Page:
Helvetica. Arial. Futura.
Why has is become so standard to use simple and generic fonts for everything?
I am, quite frankly, not happy with this. It isn’t entirely because of my hatred of the Web 2.0, although it is safe to say that is part of it. No, its largely because it seems to take away from a lot of creativity that is, in the end, is being zapped from it. I think it works sometimes, and even then, its only when you actually do it.
I’m just sick of this “less is more” philosophy that has dominated graphic design. Is there anything wrong with actually doing something that requires more than 10 minutes of thought? Granted, not all simplicity is what it appears; sometimes if boils down to hours and hours of work to achieve the result, but then it tends to be clever and smart. Simplicity for the sake of simplicity is the order of the day, and the “empty room” philosophy.
To a degree, its kinda ironic: People have gone on and on about their hatred for the fonts Papyrus and Comic Sans, complaining of their overuse more than their actual design. Like just about anything, it isn’t about the material itself, its how its used. Such is the case for the overt-simplicity and generic fonts I see today.
So, what would I rather see? Or, in a way, what would I like to see come back?
Well, its a lot, and to a degree, its filled with things I hate that did come back.
One thing I like is Michael Jackson’s “Dangerous” album cover. It combines the greatness of the majesty of the original incredibly ornate album cover with a wonderful simplicity and beautiful typography with a fairly simple font.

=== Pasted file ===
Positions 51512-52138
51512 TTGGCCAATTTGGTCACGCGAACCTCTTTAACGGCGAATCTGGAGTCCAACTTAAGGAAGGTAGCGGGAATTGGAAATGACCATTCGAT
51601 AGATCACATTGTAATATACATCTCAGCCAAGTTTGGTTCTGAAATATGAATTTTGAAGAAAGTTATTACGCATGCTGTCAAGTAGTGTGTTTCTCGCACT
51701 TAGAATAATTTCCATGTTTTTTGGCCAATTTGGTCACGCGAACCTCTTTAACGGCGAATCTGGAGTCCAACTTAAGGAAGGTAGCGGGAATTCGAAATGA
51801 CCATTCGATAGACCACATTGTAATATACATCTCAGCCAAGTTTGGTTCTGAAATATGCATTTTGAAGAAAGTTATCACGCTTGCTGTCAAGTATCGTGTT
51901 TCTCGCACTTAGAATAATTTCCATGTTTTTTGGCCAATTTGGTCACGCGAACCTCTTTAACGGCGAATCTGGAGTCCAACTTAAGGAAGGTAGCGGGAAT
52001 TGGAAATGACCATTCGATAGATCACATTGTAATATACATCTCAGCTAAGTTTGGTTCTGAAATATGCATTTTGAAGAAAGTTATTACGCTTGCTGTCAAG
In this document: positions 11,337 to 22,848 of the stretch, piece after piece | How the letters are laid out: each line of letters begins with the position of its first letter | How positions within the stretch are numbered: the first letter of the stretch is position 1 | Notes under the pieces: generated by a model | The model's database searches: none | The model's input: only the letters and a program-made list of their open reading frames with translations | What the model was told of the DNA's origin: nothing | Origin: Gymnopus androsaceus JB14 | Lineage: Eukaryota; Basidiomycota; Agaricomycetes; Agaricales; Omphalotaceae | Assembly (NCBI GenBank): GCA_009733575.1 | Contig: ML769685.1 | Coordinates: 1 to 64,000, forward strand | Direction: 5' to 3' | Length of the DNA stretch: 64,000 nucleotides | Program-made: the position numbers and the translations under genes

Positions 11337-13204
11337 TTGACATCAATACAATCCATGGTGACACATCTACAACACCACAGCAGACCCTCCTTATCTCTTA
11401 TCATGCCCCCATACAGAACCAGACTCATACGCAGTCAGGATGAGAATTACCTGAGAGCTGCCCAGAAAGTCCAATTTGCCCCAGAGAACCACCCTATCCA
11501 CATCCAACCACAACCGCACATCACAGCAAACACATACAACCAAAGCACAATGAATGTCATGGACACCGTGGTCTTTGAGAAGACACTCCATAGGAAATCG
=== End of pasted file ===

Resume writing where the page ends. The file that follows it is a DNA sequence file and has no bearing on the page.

Now, a lot of this is done now, where a dynamic is attempted with the chaos against an otherwise simple background. The problem, though, is that it is incredibly hard to pull off in a way where the effect doesn’t come off as contrived and, in the end, generic in-and-of itself. So while I’d like to see it come back, I also don’t unless you know you can make it work.
So lets go to something else. In fact, this may be my favorite movie posters of all time. It sure ranks in the Top 10:
That’s right: Pamela Anderson in Barb Wire. The movie isn’t good at all, and the comic book its based on isn’t much better (although in a way it inspired the comic book I’m working on now, but that’s something else). But this poster is awesome for a ton of reasons! For starters, there’s an immediate contrast created by the fact that it is the stunning Pamela Anderson Lee in her prime. Her blonde hair is up, flowing in the breeze. She’s dressed in black that goes into her gloves. The black highlights on her face, from the eyes to the eyebrows to the gun or given extra contrast thanks to the black background. Her bright red lipstick works with her rich skin tone. To round it all up, you have bright red-and-yellow text that’s given a light grunge effect that works in contrast to the other cleanliness given to Pam Anderson.
The poster and all the artwork related to this film is stunning and beautiful. The fact that I am a Pam An fan does play into it, but in the end, the reasons I gave for why this poster is an excellent example of both graphic design and simplicity done right is valid. It is minimalistic while still being exciting and interesting.
So what’s the point here? Its simple: In order to achieve simplicity that is strong, effective, eye-catching, and above all INTERESTING, relying on simple retro-effects or overt-simplicity doesn’t have to be a be-all end-all thing. A great deal of interest can be done more so by using interesting fonts and images against the simplicity of a one-tone background to create impact.
Keep designing and STOP USING GENERIC FONTS!